A representative ultrasound trace obtained by A-scan ultrasonography. The upper panel shows the captured ultrasound trace. The bottom panel shows the expanded trace of the back of eyes (highlighted by a horizontal blue bar in the upper panel) to illustrate the selected peaks corresponding to the interfaces: vitreal-retinal (VR) interface, peak in front of retina; retinal-choroidal (RCh) interface, peak in front of choroid; choroidal–scleral (ChS) interface, peak at inner sclera; and the back of sclera (S), peak at outer sclera

After the baseline measurement of ocular parameters and refraction, one eye was randomly selected for applications of a dual-power optical lens (− 10 D/ + 10 D, 50:50), while another eye was left untreated as control. The concept and configuration of the dual-power optical power have been described previously [22, 49]. The lens was designed using an optical design program (Zemax; Zemax Design Corp., Bellevue, WA) based on the Fresnel’s principle and optimized to minimize spherical aberrations [22]. Lenses were manufactured from polymethylmethacrylate (PMMA) cast molding by the State Key Laboratory of Ultra-precision Machining Technology in The Hong Kong Polytechnic University. The optical zone of the lenses had a diameter of 11 mm and the extend of the field of view through it was approximately 150° [22]. The lenses had an anterior radius of curvature of 6.68 mm and were concentric with alternating rings with + 10 D and − 10 D defocus (Fig. 3a). The central zone of the lenses had a − 10 D power, and the pitch width of each annulus was 0.1 mm [49]. The multizone dual-power lenses produce two distinct image planes, in which the − 10 D rings produce a hyperopic defocus while the + 10 D rings produce a myopic defocus on the retina (Fig. 3b). Body weight was also monitored before and after 13 days of lens wear.

Fig. 3
figure 3

Dual-power optical lens. a A schematic diagram showing the dual-power lens (− 10 D/ + 10 D, 50:50). The lens is concentric with alternating rings with + 10 D and − 10 D power. b A schematic diagram showing the two distinct image planes induced by the − 10 D/ + 10 D, 50:50 dual-power lens

Data analysis

AL was defined as the sum of components from anterior cornea to anterior retina. Refractive errors were presented as spherical equivalent refraction (SER). SER is the sum of spherical power and half of the cylindrical power measured by retinoscopy. The interocular difference (IOD) in refractive errors and ocular parameters was assessed by measuring the parameters in chicks under each light condition and then subtracting the measurements in control eyes from that in lens-wearing eyes. Changes were then compared using one-way repeated-measures ANOVA with Tukey HSD post hoc test or two-way repeated-measures ANOVA with Bonferroni post hoc test. Data are presented as mean change ± standard error of mean (SEM). A P value of less than 0.05 was considered statistically significant. The above analyses were performed using GraphPad Prism (version 8.0, GraphPad Software, San Diego, California, USA, www.graphpad.com).

Results

Baseline measurement

At baseline, there was no significant difference between treatment groups in ocular parameters (Table 1).

Table 1 Baseline ocular parameters and refractive errors between different groups

Effect of opposing dual-power lenses on eye growth

The effect of opposing dual-power lenses on ocular growth was assessed in chicks raised under white light conditions by comparing eyes with and without lenses. After 13 days of lens wear, eyes wearing dual-power lenses grew significantly less when compared with contralateral control eyes without lenses (at D13, change in VCD, treated vs. control: 0.54 ± 0.08 mm vs. 0.81 ± 0.04 mm, P < 0.01, Fig. 4a; change in AL, treated vs. control: 1.25 ± 0.04 mm vs. 1.45 ± 0.05 mm, P < 0.01, Fig. 4b). Refraction in the eyes treated with lenses became more hyperopic when compared to the control eyes (at D13, change in SER, treated vs. control: 1.09 ± 0.51 D vs. − 1.80 ± 0.27 D; P < 0.001, Fig. 4c; mean SER, treated vs. control: 4.81 ± 0.43 D vs. 1.77 ± 0.21 D, P < 0.001, Fig. 4D). It was consistent with the observation that dual-power lenses induced an intermediate response between the two constituent powers, with a greater weight towards myopic defocus, to emmetropic animals [22, 23].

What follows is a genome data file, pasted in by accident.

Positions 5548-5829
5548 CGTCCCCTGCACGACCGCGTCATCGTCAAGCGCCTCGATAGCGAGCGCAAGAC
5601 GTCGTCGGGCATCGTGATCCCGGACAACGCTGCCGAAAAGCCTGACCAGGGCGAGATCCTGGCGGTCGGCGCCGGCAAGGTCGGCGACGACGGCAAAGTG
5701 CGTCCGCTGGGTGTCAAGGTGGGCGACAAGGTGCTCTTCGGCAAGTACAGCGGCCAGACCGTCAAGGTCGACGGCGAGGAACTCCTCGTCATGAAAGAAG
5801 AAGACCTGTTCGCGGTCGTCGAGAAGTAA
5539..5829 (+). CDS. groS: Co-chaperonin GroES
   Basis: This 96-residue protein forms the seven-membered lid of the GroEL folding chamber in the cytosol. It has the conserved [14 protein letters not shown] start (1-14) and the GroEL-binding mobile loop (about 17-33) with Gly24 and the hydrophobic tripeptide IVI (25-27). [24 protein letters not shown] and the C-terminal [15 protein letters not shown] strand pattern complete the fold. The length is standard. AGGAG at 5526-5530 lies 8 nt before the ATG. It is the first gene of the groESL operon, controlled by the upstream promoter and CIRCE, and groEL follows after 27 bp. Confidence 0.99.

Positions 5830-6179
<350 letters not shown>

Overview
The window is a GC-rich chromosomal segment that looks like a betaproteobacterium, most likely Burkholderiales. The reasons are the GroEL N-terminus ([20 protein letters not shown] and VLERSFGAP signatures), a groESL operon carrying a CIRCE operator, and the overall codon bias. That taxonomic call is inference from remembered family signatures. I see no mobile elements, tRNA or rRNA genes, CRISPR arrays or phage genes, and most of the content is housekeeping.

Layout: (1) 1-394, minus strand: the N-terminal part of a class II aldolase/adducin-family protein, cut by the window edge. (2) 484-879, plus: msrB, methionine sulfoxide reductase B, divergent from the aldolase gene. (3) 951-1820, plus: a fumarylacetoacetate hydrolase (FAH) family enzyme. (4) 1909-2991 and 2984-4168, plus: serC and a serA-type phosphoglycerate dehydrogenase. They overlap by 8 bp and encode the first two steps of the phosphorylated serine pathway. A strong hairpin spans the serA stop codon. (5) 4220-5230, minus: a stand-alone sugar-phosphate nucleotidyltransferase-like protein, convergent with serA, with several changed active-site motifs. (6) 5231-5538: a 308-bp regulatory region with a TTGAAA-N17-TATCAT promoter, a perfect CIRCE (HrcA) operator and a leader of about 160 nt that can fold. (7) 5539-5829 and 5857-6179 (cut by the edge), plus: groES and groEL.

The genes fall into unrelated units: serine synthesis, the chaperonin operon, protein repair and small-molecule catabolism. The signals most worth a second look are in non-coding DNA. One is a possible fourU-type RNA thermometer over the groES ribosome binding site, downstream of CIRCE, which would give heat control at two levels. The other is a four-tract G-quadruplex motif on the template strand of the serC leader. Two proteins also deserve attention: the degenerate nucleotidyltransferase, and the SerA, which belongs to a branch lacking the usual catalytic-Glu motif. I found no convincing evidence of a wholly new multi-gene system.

Fig. 4
figure 4

Effect of opposing dual-power lenses on eye growth in chicks under white light conditions. At 13 days of exposure, eyes with lens wear had shorter (a) VCD and (b) AL than the contralateral control eyes. c, d Refraction in lens-wearing eyes were more hyperopic than the control eyes. Data represents mean ± SEM (n = 8 per condition). *Statistically significant at P less than 0.05 (one-way repeated-measures ANOVA with Tukey HSD) when compared with control eyes. VCD, vitreous chamber depth; AL, axial length; SER, spherical equivalent refraction; SEM, standard error of mean

Effect of narrowband light on eye growth

Narrowband blue light modulated ocular growth in the absence of any lens wear. Starting from D3, VCD in control eyes was significantly shorter in chicks raised in blue light condition relative to white light condition, and it remained significantly shorter throughout the duration of the experiment up to D13 (at D13, change in VCD, blue vs. white: 0.52 ± 0.05 mm vs. 0.81 ± 0.04 mm, P < 0.001, Fig. 5a). A similar pattern was observed for AL, except that a statistically significant difference versus white light was only observed starting from D7, while the difference on D3 did not reach statistical significance (Fig. 5b). At D13, AL was significantly shorter in chicks raised in blue light condition (change in AL, blue vs. white: 1.17 ± 0.06 mm vs. 1.45 ± 0.05 mm, P < 0.001, Fig. 5b). No significant difference was seen between chicks raised in white and red light conditions in VCD or AL at any time point.